Aeration: Red worms need oxygen to live. They produce carbon dioxide. Air circulation is a must in and around a worm box. Temperature: Red worms tolerate a wide range of temperatures, however, the ideal temperature is between 55-77 degrees F.
Found in the top 6 inches of soil, red wiggles congregate in dark areas full of organic matter. Decaying materials, such as dead leaves, aged animal manure and garden waste, all serve as food for the species.
Red wigglers eat most things organic including fruit/veggie scraps, bread, coffee grounds/filters, tea bags, grains, plant trimmings, paper, leaves, etc. What should not be fed to red wigglers? Avoid pet waste, meat, dairy and extremely hot and heavily spiced foods.
The moisture content of the compost is usually sufficient for the worms. A 32-ounce container with about 1-2 dozen worms and filled with moist compost should keep the worms healthy and active for about three weeks. Store them out of direct sunlight at a temperature between 50 and 85 degrees.
Soil-borne bacteria and fungi break down the various chemical components of coffee grounds after several months. Earthworms are also able to use this food source. Earthworms consume coffee grounds and deposit them deep in soil. This may account for noted improvements in soil structure such as increased aggregation.
After worms are added, bedding should be kept moist but not soggy and the top 6 to 8 inches turned every 7 to 10 days to keep it loose. About every 6 to 9 months the old bedding should be replaced with properly prepared new bedding.
Red Worms can survive in soil IF it is properly prepared ahead of time. … The ideal habitat for Red Worms (and other composting species) is rich organic matter – a combination of nitrogen-rich materials and carbon-rich materials, with plenty of moisture and microbes.
Red wigglers are nocturnal:
They are active during the night (nocturnal)
eggshells – worms simply can’t eat them. … Eggshells are good for the garden, so if you crush them up, and put them in the worm farm, they’ll end up adding calcium to your soil. Eggshells don’t harm the worms, but can look a little unsightly in the gardenbeds. It’s up to you whether you put eggshells in.
Aside from animal manure, you can also feed them the following organic wastes: … Starchy food wastes – these can be in the form of bread, oatmeal, and pasta. Bedding materials – the materials that you place inside the worm bin can also be consumed by your red wigglers.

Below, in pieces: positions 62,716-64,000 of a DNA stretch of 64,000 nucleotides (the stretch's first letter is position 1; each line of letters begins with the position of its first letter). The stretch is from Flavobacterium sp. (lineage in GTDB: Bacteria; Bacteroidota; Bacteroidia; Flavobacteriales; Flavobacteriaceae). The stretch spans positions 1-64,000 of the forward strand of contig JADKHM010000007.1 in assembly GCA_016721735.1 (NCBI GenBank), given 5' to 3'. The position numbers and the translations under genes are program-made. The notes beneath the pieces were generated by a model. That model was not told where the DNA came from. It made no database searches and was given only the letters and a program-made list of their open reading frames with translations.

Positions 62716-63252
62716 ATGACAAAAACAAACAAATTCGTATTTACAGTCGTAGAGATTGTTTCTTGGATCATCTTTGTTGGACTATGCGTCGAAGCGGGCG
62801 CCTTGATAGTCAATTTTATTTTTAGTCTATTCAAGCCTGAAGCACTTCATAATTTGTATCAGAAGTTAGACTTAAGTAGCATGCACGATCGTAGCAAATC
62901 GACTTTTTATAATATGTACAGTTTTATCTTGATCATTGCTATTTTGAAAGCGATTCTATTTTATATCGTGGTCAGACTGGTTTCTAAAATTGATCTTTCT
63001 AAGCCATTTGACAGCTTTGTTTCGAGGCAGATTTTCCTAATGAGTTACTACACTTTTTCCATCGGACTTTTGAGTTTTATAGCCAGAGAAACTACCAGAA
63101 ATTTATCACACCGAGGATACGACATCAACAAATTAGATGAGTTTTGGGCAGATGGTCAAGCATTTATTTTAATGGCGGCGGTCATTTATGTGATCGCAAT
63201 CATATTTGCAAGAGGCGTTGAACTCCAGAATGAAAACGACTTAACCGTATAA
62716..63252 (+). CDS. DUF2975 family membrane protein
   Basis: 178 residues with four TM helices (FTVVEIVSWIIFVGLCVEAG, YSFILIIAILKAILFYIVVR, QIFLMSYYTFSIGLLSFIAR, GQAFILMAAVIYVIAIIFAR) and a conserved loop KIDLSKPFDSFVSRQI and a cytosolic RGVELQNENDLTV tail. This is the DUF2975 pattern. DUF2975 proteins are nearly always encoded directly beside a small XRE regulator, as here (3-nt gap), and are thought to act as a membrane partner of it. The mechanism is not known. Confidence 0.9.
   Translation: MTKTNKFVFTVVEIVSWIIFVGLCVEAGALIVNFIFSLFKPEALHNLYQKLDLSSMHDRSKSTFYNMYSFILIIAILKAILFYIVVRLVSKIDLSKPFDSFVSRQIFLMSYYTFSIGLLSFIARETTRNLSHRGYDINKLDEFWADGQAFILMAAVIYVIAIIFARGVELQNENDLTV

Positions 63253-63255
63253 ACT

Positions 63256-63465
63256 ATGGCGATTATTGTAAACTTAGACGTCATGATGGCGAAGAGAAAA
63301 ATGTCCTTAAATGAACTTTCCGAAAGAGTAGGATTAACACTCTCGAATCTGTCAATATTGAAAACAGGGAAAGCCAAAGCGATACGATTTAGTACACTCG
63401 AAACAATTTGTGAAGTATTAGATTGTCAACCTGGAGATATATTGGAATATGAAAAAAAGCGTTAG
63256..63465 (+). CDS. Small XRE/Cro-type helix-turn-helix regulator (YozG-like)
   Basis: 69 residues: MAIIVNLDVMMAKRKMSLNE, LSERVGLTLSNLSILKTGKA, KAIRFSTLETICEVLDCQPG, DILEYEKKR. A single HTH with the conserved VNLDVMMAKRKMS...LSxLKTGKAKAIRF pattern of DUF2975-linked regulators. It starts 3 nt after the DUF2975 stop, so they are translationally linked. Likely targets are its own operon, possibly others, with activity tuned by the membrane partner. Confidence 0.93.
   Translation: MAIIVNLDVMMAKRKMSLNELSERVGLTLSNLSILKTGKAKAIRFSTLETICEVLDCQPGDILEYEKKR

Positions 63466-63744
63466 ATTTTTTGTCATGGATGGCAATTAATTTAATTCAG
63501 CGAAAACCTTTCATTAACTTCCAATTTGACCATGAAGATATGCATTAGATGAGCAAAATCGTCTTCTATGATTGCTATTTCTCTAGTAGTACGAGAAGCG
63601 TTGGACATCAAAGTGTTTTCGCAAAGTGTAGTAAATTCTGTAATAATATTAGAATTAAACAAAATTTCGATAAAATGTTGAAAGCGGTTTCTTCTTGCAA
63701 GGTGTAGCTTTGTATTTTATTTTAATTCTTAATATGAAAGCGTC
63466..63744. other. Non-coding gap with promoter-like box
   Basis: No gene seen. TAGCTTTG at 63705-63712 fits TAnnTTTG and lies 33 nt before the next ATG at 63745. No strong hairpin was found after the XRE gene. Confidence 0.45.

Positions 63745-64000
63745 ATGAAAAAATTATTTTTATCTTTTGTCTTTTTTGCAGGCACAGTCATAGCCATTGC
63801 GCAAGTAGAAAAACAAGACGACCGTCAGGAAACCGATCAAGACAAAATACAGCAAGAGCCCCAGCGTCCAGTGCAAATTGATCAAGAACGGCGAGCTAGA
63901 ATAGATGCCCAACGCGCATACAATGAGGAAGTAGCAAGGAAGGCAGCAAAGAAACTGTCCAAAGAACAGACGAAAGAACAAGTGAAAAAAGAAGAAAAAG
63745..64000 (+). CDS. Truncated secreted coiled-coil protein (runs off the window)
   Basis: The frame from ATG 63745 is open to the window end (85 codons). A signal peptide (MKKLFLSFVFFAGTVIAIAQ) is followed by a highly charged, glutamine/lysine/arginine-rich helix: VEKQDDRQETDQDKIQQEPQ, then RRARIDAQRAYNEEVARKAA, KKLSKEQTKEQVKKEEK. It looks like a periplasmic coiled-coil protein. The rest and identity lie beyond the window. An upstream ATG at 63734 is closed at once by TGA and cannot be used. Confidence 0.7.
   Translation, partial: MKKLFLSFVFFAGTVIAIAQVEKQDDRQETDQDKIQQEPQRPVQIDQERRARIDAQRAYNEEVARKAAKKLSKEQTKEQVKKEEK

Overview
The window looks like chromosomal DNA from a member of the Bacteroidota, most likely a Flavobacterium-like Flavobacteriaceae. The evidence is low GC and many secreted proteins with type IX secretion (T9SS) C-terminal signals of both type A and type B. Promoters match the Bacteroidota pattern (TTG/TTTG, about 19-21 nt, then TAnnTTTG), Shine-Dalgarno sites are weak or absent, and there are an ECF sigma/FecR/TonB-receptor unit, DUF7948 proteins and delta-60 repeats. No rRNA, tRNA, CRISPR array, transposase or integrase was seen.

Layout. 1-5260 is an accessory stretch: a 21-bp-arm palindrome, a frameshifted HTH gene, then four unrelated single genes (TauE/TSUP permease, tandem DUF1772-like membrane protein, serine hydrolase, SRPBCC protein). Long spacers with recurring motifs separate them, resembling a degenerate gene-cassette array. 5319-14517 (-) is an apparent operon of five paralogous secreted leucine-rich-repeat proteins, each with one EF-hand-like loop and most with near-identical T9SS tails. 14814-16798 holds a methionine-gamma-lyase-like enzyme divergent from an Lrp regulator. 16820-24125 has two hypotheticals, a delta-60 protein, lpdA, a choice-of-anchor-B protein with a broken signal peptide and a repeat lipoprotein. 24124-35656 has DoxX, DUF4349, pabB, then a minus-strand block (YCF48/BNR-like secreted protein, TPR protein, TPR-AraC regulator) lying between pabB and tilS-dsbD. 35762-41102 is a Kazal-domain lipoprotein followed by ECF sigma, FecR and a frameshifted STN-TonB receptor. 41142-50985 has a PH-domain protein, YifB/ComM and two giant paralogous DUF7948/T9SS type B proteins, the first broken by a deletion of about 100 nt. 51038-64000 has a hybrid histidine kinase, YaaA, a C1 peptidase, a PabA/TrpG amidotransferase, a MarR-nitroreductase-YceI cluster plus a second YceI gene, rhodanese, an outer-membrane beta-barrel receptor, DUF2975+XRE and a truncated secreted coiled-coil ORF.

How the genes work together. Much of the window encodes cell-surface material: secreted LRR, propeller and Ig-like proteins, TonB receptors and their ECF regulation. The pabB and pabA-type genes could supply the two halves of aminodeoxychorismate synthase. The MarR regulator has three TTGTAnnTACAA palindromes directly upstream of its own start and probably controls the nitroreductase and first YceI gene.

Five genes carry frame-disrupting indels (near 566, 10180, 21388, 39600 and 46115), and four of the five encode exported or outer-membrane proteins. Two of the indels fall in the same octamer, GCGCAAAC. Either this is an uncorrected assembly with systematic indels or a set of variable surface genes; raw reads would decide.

Their poop is called “castings,” and it is very good for soil and plants. If the worms are happy and healthy, we will have lots of castings to help seeds get a good start in the spring.
Red wiggler worms are also sensitive to light and direct sun, so try to open your bin only on foggy or hazy days, or at dusk. The same goes for checking the moisture and pH levels of your bin – do not open your compost bin between the hours of 10AM and 2PM, to keep the hottest/ most direct sun off your worms.
Food scraps, aged lawn clippings, tea leaves, coffee grounds, and vacuum cleaner dust – almost anything organic. Be aware many brands of tea bags are made from plastic, check your brand before adding to the worm farm.
Bananas are a great and inexpensive snack for both us and our worms. Those peels are desirable to compost worms no matter what shape they’re in. They’ll make short work of what otherwise would have taken up space in your trash.
Instead of filling up landfills or burning up in an incinerator, they could be composted. Worms love them! Coffee filters are also fine. Use a spoon to scoop out K-cups.
There is definitely no need to completely mix up your worm bin contents. The worms themselves – along with various other critters do a lot of mixing on their own. … The worms should do a pretty good job of finishing everything off, and leaving you with plenty of nice vermicompost.
Once every week, pour about five liters of fresh water into the Top Working Tray, which will flood down through the lower trays, ensuring the entire worm farm remains very moist. The sudden ‘flood’ will not harm the worms. Adding water is especially important in the hotter months of the year.
Placed directly into a garden with nothing for them to eat, red worms will likely die or move to other areas where they can find food and an environment more suitable for their needs. Dirt alone isn’t enough to keep red worms happy, but a little garden modification makes the garden a suitable place for them.
Red Wiggler worms life cycle and stages start as eggs, and ends after death. So their life span may go as long as 4 to 5 years. But this may also depend on a few more other factors such as using them for fish bait, or containing them in very unfavorable surroundings.
They like to tunnel in the soil, sometimes 3 feet deep. They come to the surface foraging for organic matter, which they take into their furrows. They mix sub-soil with their food and deposit their castings on the surface.
Worms reproduce by rubbing up against each other exchanging sperm which allows them to produce cocoons. These cocoons can contain as many as 3-4 worms each and can hatch anywhere from 3 weeks to 6 months depending on conditions.
Under ideal conditions, worms can eat their weight in scraps per day. So if you have 1 pound of worms, you can theoretically feed them 1 pounds of scraps. However, we recommend you play it safe by feeding an amount they can handle every 2 or 3 days.
Instead of soil, composting red worms live in moist newspaper bedding. Like soil, newspaper strips provide air, water, and food for the worms. … Gritty soil particles also aids the worms’ digestive process. Potting soil, or soil from outdoors is fine.
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